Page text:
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AHDH linked to pesticide exposure by UC Berkeley researchers

by Chris Hinyub, published

University of California Berkeley researchers have linked pesticide exposure in pregnant mothers to attention deficit disorders in their children.

Published in the journal Environmental Health Perspectives, the study adds to a growing body of evidence showing how conventional pesticides adversely affect the human brain and condemns their use in conventional agriculture.

Researchers tested pregnant Mexican-American women from the Salinas Valley region (a heavily farmed area) for traces of organophosphate pesticides in their urine. Their children were followed for several years and given a regimen of standardized tests.

The results were telling: women with higher chemical traces of organophosphates gave birth to children more likely to exhibit attention deficit hyperactivity disorder, or ADHD.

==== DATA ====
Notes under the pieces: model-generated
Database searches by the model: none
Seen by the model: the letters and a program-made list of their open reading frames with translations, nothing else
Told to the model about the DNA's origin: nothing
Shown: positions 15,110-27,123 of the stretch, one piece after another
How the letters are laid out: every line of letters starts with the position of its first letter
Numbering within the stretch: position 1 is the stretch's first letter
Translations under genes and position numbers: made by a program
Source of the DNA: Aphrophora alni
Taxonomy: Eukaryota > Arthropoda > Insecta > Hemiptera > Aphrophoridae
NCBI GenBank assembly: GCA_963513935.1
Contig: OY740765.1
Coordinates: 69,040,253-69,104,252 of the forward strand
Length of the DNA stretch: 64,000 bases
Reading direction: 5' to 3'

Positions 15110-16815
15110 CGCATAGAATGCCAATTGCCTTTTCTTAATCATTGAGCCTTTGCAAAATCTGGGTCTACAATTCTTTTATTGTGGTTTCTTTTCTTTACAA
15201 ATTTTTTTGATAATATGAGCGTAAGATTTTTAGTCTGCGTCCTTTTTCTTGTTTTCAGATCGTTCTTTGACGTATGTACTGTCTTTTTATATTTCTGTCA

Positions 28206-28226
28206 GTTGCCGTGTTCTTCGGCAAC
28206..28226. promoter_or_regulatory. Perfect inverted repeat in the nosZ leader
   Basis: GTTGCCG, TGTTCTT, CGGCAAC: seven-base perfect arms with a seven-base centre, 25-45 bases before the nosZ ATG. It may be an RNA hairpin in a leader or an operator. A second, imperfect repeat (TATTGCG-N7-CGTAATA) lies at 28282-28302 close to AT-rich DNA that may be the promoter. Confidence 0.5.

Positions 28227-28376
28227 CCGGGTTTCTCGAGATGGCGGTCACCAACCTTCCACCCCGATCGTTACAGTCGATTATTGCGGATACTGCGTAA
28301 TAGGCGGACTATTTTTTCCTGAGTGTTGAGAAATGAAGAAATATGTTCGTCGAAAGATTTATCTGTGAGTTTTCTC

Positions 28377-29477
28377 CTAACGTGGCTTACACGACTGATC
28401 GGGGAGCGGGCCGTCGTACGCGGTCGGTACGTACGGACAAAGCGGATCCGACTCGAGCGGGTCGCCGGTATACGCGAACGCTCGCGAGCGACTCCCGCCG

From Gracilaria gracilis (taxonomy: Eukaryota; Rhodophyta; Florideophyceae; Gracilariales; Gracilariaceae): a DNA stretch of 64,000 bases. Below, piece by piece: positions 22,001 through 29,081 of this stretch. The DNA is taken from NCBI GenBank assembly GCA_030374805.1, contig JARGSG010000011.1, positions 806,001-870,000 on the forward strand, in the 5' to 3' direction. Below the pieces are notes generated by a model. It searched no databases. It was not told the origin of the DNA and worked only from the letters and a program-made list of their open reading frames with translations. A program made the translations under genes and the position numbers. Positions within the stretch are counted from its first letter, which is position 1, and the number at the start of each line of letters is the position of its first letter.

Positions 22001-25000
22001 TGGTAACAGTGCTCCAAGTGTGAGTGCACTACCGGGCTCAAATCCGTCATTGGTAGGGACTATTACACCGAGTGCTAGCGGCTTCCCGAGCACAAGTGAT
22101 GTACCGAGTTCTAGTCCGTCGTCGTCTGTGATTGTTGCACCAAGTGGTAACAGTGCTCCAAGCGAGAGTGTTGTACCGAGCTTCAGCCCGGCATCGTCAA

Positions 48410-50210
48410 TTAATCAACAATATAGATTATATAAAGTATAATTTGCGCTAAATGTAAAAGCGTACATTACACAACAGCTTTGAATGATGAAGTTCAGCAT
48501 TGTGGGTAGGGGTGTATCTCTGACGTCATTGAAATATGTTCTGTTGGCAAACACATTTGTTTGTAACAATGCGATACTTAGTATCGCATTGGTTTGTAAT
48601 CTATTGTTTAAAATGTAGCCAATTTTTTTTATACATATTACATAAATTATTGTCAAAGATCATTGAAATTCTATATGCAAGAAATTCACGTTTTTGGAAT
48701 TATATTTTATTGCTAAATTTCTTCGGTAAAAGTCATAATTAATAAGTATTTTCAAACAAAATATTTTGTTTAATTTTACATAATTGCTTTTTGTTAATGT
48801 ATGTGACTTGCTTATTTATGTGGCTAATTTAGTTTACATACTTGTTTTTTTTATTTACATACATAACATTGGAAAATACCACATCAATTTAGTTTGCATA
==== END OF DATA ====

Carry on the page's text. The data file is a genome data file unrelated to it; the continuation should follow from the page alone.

"While results of this study are not conclusive, our findings suggest that prenatal exposure to organophosphate pesticides may affect young children's attention," wrote Amy Marks and her colleagues in the study.

Organophosphates work by attacking insects' nervous systems. They block message-carrying chemicals called neurotransmitters some of which are integral to human brain development.

By analyzing metabolites (or chemically broken down components) of pesticides in the children as they grew, researchers followed an interesting trend: while few ADHD symptoms in test group subjects were observed at age 3, it was found that symptoms dramatically heightened by age 5. A pregnant woman with ten times the amount of pesticide metabolites in her urine as another is 500 percent more likely to have a child with ADHD by age 5. If the children had metabolites in their urine, a smaller increase in risk was observed. The trend was stronger in boys.

These conclusions support research published in May when it was found that children with organophosphate metabolites in their urine were at twice the risk for developing ADHD than those with no detectable levels.

Organophosphates were originally developed for chemical warfare and are known neurotoxins. Currently, the Environmental Protection Agency allows about 40 organophosphate pesticides (such as malathion) to be used on US farm crops. Scientists have also linked pesticide exposure to other neurological diseases including Parkinson's.

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